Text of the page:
A strong paper made from sulfate pulp and typically used to make envelopes and bags.
Paper suitable for checks or other business documents that can be printed with magnetic ink. Documents can then be read by data processing equipment through magnetic ink character recognition.
This is the amount of moisture contained by paper, expressed as a percentage of its total weight. Uniform moisture is a necessity in all grades of paper.
The process by which multiple impressions of an original image are produced by transferring inks from a plate to rubber blankets or rollers, then to the surface of the print media. Offset printing is best suited to larger runs.
The ability of paper to obstruct light transmission and the show-through of printing. It is particularly important in two-sided printing. It also affects readability and overall appearance. Opacity is improved by scattering, absorbing or reflecting light. Fillers such as titanium dioxide and calcium carbonate scatter light, while blue and violet dyes absorb it.
Paper characterized by a high level of opacity and a minimum amount of show-through.
Refers to the resistance paper has to air permeation. A higher number means less porosity.
The extent to which the a particular sheet performs with regard to ink receptivity, uniformity, smoothness, compressibility and opacity.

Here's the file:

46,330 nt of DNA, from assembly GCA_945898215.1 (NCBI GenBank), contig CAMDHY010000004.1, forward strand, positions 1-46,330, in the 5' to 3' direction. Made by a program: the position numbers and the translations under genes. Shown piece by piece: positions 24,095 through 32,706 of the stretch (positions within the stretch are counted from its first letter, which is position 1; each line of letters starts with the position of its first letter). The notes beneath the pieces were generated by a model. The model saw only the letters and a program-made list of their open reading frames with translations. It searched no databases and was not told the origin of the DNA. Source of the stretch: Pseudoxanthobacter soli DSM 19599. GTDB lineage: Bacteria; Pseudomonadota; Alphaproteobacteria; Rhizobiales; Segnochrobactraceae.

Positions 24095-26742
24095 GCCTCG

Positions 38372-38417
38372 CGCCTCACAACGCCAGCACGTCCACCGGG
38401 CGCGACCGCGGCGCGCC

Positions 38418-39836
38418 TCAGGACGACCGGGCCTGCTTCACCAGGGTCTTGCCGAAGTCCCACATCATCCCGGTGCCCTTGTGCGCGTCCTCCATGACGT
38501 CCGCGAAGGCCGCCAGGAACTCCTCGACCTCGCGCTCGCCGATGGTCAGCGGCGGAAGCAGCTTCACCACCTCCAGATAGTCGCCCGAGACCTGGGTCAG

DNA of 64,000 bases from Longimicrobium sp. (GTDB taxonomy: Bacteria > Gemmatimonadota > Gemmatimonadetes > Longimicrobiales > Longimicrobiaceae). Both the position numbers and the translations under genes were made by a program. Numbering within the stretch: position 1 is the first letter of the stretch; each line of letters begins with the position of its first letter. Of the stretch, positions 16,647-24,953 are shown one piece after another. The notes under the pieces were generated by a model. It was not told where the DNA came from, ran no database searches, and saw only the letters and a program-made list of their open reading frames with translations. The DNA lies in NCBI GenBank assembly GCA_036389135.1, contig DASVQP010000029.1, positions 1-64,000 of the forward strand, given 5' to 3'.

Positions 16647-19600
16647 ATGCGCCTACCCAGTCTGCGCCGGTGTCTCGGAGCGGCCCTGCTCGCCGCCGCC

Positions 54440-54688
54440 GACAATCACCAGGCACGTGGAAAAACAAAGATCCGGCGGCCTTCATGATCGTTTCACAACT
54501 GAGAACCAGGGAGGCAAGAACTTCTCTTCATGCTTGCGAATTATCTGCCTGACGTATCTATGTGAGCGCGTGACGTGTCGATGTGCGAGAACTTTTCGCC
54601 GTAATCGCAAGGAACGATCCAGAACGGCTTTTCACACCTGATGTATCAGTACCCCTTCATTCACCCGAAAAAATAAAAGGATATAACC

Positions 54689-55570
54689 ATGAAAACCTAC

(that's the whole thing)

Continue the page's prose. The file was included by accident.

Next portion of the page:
Fiber derived from previously manufactured and consumed paper, having been discarded after its original use life.
The amount of moisture in the air expressed as a percentage of the maximum amount of moisture the air could hold at a given temperature. Ideal printing conditions call for a RH at 45%.
The extent to which paper can run in printing, converting and other processing equipment, without jamming, breaking or otherwise causing mechanical failure.
Internal sizing in the paper affects absorbency, strength and permanence. External sizing improves resistance to water, ink and other fluids, seals down surface fibers and improves surface strength. Typical sizing agents are rosin, glue, gelatin starch resins, waxes, etc.
The evenness or lack of contour in the surface of an uncoated sheet.
The extent to which paper resists bending.
A quality measured by tests for burst, tear, tensile and folding strength, in which each measures the ability of the paper to withstand forces in different directions.
A heavy, durable card stock commonly used for tags, cards, menus and folders.
The Technical Association of the Pulp and Paper Industry, a well-regarded professional organization who has established recognized technical standards and testing procedures pertaining to the manufacture and use of pulp and paper.
A measure of the amount of force required to tear paper.
The maximum force required to break a strip of paper.
The widest sheet of finished paper that can be made on a paper machine or the unneeded waste cut from a roll of paper during converting. Waste is minimized by utilizing the fullest width of the sheet possible (trimming), into finished goods.
A paper finish characterized by a slightly rough or toothy surface. Vellum finish should not be confused with vellum paper, which is a transluscent paper used primarily for drafting.
Fiber derived from a wood source used for the first time in paper making, not recycled.
The extent to which the surface of the paper reflects light of all wavelengths throughout the visible spectrum.
A smooth, even paper finish that displays no texture.